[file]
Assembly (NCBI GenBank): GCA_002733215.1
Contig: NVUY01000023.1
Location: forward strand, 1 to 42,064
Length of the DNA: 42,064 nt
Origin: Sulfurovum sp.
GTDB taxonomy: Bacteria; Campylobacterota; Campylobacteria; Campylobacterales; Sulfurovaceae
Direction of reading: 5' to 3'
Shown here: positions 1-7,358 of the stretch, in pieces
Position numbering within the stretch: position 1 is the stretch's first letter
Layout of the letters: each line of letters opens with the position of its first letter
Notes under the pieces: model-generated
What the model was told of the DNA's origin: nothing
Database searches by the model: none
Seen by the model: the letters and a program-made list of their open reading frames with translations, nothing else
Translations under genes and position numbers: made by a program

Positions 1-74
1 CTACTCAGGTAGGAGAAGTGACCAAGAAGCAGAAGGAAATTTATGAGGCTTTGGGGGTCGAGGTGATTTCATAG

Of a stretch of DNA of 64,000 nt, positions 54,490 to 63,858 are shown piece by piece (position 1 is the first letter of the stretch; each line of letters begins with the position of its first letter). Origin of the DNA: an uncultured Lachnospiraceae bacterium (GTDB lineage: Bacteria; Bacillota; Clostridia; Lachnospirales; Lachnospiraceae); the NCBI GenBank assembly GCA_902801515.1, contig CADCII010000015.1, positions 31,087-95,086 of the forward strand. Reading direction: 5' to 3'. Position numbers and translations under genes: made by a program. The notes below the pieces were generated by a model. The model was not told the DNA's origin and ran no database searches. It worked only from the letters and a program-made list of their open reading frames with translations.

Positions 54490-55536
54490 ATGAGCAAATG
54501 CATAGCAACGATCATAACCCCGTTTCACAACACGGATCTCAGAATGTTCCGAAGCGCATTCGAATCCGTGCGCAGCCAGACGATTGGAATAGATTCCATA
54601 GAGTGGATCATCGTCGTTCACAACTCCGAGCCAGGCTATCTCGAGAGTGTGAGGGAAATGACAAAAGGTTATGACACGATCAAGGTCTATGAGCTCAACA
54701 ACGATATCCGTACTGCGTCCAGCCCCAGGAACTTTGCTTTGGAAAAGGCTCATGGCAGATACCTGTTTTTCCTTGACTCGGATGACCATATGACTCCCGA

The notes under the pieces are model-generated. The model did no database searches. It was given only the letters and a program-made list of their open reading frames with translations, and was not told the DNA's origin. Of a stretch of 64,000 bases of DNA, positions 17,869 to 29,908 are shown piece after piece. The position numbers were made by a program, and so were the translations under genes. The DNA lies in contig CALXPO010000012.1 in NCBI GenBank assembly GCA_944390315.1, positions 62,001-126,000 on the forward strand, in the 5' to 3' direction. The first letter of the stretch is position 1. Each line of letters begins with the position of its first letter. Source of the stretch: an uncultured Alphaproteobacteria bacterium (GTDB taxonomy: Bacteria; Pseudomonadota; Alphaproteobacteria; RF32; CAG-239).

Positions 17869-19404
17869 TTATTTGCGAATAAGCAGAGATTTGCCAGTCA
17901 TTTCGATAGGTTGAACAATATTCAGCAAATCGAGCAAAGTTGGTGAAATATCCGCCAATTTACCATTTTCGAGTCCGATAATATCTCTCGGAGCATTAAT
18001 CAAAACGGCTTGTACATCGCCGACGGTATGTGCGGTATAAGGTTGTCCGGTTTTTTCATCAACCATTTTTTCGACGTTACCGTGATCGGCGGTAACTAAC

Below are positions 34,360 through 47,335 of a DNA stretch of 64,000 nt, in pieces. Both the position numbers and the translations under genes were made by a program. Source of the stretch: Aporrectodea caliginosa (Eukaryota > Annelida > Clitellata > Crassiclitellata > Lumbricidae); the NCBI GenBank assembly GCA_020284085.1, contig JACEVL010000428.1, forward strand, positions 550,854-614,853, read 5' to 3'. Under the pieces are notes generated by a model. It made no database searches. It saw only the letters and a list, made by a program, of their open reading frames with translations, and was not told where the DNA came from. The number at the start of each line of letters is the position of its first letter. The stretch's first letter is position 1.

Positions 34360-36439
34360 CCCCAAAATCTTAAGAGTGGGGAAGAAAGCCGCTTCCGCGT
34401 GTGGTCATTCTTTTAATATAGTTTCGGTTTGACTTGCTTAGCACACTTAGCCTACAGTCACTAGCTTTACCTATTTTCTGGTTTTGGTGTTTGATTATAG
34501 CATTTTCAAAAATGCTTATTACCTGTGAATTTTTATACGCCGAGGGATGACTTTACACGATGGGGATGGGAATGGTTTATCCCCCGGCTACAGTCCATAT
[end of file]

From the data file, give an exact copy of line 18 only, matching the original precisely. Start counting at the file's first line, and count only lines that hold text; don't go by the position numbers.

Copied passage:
Of a stretch of DNA of 64,000 nt, positions 54,490 to 63,858 are shown piece by piece (position 1 is the first letter of the stretch; each line of letters begins with the position of its first letter). Origin of the DNA: an uncultured Lachnospiraceae bacterium (GTDB lineage: Bacteria; Bacillota; Clostridia; Lachnospirales; Lachnospiraceae); the NCBI GenBank assembly GCA_902801515.1, contig CADCII010000015.1, positions 31,087-95,086 of the forward strand. Reading direction: 5' to 3'. Position numbers and translations under genes: made by a program. The notes below the pieces were generated by a model. The model was not told the DNA's origin and ran no database searches. It worked only from the letters and a program-made list of their open reading frames with translations.